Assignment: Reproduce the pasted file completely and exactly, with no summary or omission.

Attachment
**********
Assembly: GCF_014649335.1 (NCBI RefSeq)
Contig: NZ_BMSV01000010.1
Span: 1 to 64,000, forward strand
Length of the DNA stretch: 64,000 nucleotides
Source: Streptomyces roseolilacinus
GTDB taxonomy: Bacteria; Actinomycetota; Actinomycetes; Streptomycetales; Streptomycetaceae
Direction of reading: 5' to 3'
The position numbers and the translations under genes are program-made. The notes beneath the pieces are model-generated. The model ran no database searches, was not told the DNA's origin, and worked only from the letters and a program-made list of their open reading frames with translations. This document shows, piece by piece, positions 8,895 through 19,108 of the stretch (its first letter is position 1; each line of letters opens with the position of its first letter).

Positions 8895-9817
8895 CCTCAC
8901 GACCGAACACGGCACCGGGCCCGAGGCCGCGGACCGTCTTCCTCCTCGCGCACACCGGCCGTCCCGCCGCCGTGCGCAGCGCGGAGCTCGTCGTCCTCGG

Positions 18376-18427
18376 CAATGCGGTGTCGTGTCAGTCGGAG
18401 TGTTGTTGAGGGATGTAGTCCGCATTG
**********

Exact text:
Assembly: GCF_014649335.1 (NCBI RefSeq)
Contig: NZ_BMSV01000010.1
Span: 1 to 64,000, forward strand
Length of the DNA stretch: 64,000 nucleotides
Source: Streptomyces roseolilacinus
GTDB taxonomy: Bacteria; Actinomycetota; Actinomycetes; Streptomycetales; Streptomycetaceae
Direction of reading: 5' to 3'
The position numbers and the translations under genes are program-made. The notes beneath the pieces are model-generated. The model ran no database searches, was not told the DNA's origin, and worked only from the letters and a program-made list of their open reading frames with translations. This document shows, piece by piece, positions 8,895 through 19,108 of the stretch (its first letter is position 1; each line of letters opens with the position of its first letter).

Positions 8895-9817
8895 CCTCAC
8901 GACCGAACACGGCACCGGGCCCGAGGCCGCGGACCGTCTTCCTCCTCGCGCACACCGGCCGTCCCGCCGCCGTGCGCAGCGCGGAGCTCGTCGTCCTCGG

Positions 18376-18427
18376 CAATGCGGTGTCGTGTCAGTCGGAG
18401 TGTTGTTGAGGGATGTAGTCCGCATTG